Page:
California's Climate Smart Agriculture Programs

California's Climate Smart Agriculture Programs

Picture of Alli Rowe

Hi again!

In my first blog post I introduced myself and shared some information about climate smart agriculture. Today, I'd like to share more about what is being done in California and how that relates to the implementation of practices on the ground. Specifically, I'd like to introduce three programs: Healthy Soils, State Water Efficiency and Enhancement, and Alternative Manure Management.

To build resiliency in agriculture and reduce the impacts of climate change, the California Department of Food and Agriculture launched Climate Smart Agriculture Programs in 2014, funding them with proceeds from the state's cap-and-trade program. The programs provide unique grant opportunities to farmers and ranchers to adopt management practices that reduce greenhouse gas emissions, increase carbon storage in soils and woody plants, and improve water use efficiency, all while benefiting the agricultural economy and community. 

In my role, I act as a technical assistance provider for these programs in Ventura County. That means I get the word out to farmers and ranchers about the programs, work with folks to develop a project proposal, provide assistance in completing the online application, and support project implementation. If you are a farmer or rancher interested in any of these programs, you can contact me anytime. Serving you is my #1 priority.

The three programs are the following:

Alternative Manure Management Program (AMMP)

  • Awards funds to dairy and livestock operations to implement alternative manure management practices that reduce methane emissions.
  • Practices include (but are not limited to): solid separation, composting, solid storage, and conversion from flush to scrape.
  • Maximum grant size $750,000.

State Water Efficiency & Enhancement Program (SWEEP)

  • Awards funds to farmers and ranchers to implement irrigation and pump upgrades that save water and reduce greenhouse gas emissions.
  • Practices include (but are not limited to): installation of variable frequency drive, pump upgrades and retrofits, filter installation, soil moisture sensor installation, or converting water delivery methods.
  • Maximum grant size $100,000.

Healthy Soils Program (HSP)

  • Awards funds to farmers and ranchers to implement practices that build soil health, increase soil carbon, and reduce greenhouse gas emissions.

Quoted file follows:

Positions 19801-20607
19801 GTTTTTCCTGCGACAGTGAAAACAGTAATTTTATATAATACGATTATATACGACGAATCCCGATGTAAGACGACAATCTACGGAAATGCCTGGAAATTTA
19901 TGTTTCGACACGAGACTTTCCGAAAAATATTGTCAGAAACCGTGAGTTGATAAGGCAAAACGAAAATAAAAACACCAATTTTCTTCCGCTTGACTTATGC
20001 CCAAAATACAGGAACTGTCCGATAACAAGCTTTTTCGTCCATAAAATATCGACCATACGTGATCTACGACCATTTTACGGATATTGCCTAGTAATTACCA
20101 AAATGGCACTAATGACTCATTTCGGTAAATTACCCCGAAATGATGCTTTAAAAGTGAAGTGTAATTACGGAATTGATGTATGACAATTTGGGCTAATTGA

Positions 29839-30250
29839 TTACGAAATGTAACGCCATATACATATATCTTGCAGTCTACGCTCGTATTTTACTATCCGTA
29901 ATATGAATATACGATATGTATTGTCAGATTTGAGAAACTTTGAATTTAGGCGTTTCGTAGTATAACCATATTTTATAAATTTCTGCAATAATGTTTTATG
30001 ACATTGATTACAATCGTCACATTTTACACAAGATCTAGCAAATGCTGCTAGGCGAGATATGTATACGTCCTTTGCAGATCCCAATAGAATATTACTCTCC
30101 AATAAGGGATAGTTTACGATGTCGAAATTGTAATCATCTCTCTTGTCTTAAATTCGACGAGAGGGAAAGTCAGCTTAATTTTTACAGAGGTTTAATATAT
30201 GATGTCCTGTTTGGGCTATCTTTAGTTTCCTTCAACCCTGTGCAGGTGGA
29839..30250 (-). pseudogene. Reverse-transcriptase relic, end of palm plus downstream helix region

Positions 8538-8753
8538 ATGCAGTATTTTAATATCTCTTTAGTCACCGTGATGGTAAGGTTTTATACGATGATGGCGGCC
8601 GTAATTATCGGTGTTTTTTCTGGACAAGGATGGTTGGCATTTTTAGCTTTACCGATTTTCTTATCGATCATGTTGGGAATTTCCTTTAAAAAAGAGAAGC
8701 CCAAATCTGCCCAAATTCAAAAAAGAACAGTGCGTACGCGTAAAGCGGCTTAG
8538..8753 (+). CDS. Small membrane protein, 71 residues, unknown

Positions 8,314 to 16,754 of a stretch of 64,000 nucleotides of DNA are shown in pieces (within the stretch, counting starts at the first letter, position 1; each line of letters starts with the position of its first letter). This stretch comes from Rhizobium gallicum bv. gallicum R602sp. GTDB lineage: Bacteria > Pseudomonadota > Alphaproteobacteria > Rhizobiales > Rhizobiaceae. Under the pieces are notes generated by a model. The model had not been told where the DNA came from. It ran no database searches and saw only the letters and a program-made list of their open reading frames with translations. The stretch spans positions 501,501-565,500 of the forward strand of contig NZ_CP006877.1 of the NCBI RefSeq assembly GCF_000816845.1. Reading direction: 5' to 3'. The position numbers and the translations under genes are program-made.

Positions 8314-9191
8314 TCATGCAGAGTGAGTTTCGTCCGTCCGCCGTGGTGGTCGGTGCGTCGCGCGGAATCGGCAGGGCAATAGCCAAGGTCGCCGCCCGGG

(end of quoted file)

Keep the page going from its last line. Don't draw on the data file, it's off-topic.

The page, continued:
• Practices include (but are not limited to): cover cropping, mulch application, compost application, nutrient management planning, windbreak or hedgerow establishment, prescribed grazing management, reduced or no till.
  • There are two applications available through the Incentives Program or Demonstration Projects.
  • The Incentives Program funds implementation of conservation practices. Maximum grant size is $75,000.
  • The Demonstration Projects showcase implementation of Healthy Soils practices to farmers and ranchers in the community and can have an additional research component. Maximum grant size without a research project is $100,000 and $250,000 with a research project.

To date, these climate smart agriculture programs have funded over 700 projects on farms and ranches in California. Over the course of the lifetime of the project, they will reduce California's GHG emissions by more than 750,000 metric tons of CO2e, the equivalent of removing approximately 200,000 cars from the road for a year. And that's just the beginning!

These programs are fledglings and require more support to develop into effective funding opportunities for farmers and ranchers. With time and resources, climate smart agriculture programs have enormous potential to build resiliency for California farmers and ranchers while reducing GHG emissions, saving water, and storing carbon in our soils. 

There are currently 8 community education specialists working throughout the state as technical assistance providers for these programs. If you are located outside of Ventura County and are interested in applying for a grant or have questions, please contact the UC Extension community education specialist in your region. 

Mencino County: Britta Baskerville –

Glenn County: Dana Brady –

Yolo County: Emily Lovell –

Santa Cruz County: Valerie Perez –

Ventura County: Alli Rowe –

San Diego County: Esther Mosase –

Imperial County: Kristian Salgado –

Kern County: Shulamit Shroder –


Climate smart agriculture encompasses management practices that increase soil carbon sequestration, reduce greenhouse gas emissions, improve yields and efficiencies, and promotes climate resilience. The California Department of Food and Agriculture (CDFA) supports three funding opportunities in climate smart agriculture: the Healthy Soils Program, the State Water Efficiency & Enhancement Program, and the Alternative Manure Management Program

In a collaborative partnership, CDFA and UC Agriculture and Natural Resources have teamed up to support 10 community education specialists throughout the state to provide technical assistance and outreach for the climate smart agriculture programs. As one of these technical assistance providers, my role is to promote and support the adoption of these programs in Ventura County. If you are interested in working with me, please contact me at

By Alli Rowe
Author - Community Education Specialist